Killing the Human Element

Clear Channel-owned radio stations in small to medium-sized markets were decimated last week as the company laid off dozensif not hundreds – of on-air talent. This means that, at some Clear Channel station-clusters, there is literally no local presence on the airwaves anymore.

Clear Channel says it’ll take remaining talent and syndicate their shows across markets, using “custom breaks” and “localized content” to provide a patina of localism on affected stations – a practice otherwise known as voice tracking. The company has also appointed two dozen “Brand Managers” to oversee 11 national station formats. Read More

“Heroic” Localism

The New York Times recently ran a canonizing profile on the afternoon-drive DJ at WRIP-FM, a locally-owned Top 40-format commercial radio station in Windham, New York. He conducted a 13-hour broadcast marathon during the flooding caused by Hurricane Irene last month, taking phone calls and disseminating emergency information the old fashioned way – listener by listener.

The Times piece is but the latest in a long string of articles that have justifiably recognized the outstanding local service broadcasters have provided in the wake of this year’s natural disasters. Read More

U.K. to Refarm FM?

This appears to be a first: British broadcast regulator Ofcom is floating the idea of using FM radio spectrum to provide wireless broadband access in rural areas.

The United Kingdom is nearly 20 years into an attempted digital radio transition. It (and much of the rest of the developed world) has adopted a digital broadcast technology that uses spectrum outside the AM and FM bands. However, the development of digital radio is as stalled (or worse) in the U.K. at it is in the United States. Read More

Radio Station License Renewals Ahoy

This spring sees the beginning of the FCC’s license-renewal cycle for radio stations. Stations in the District of Columbia, Maryland, Virginia, and West Virginia must begin running license-renewal announcements next month, and file their formal paperwork to renew station licenses by June. (Other states will follow in batches through the next three years – find out the license-renewal deadlines for radio stations in your state in this FCC document.).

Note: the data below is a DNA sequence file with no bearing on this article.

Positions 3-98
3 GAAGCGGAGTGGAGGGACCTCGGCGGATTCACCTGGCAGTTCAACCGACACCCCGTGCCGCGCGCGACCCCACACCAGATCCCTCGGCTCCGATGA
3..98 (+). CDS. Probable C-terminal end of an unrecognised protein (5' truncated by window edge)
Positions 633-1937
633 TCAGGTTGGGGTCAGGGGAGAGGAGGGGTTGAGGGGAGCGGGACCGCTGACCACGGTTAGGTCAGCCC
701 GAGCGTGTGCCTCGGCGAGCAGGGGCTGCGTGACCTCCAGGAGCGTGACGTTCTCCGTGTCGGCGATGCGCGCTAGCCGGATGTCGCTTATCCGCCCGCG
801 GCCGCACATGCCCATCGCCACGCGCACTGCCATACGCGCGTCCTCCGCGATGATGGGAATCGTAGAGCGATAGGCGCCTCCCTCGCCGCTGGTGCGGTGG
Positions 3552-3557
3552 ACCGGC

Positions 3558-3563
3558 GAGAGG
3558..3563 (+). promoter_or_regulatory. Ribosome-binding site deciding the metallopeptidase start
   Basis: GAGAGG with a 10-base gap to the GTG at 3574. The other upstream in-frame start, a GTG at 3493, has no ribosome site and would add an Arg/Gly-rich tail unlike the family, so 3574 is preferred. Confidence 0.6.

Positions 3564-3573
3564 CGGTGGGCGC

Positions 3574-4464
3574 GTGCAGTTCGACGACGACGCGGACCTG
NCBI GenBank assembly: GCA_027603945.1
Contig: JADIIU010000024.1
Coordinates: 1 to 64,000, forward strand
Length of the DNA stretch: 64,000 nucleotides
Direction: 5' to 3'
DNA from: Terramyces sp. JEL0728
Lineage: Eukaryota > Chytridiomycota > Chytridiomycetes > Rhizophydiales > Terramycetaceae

Although the license-renewal process has long been pretty much a pro forma exercise, it does provide an opportunity for the listening public to examine and critique the performance of their local radio stations. Read More

The History of LPFM

What is LPFM?

LPFM stands for Low Power FM radio broadcasting. In the United States, the lowest minimum wattage a licensed FM radio station may have is 100 watts. There are lower-power FM transmitters in use, though, by some stations who want to increase their coverage area by extending their signal. These are called translators or boosters.

While these may only have a wattage measured in a range from dozens to hundreds, they are not true broadcast stations by the FCC’s definitions – they do not originate their own programming. They rely on a “parent” station to provide what they air.

Ham (amateur) radio uses a similar system called a repeater; people don’t broadcast from it. They shoot a signal into it, and then it gets re-broadcast to an area larger than what ham operators might reach with their own gear. In a nutshell, translators and boosters are the repeaters of FM radio.

LPFM is the common term used to define an FM broadcast station that originates its own programming but has the power of a translator or booster. Under current FCC rules, operating such a station is simply not allowed. You may also see LPFM referred to by other terms – like “LPRS,” “microradio,” and “mini-FM,” but they all mean the same thing. Read More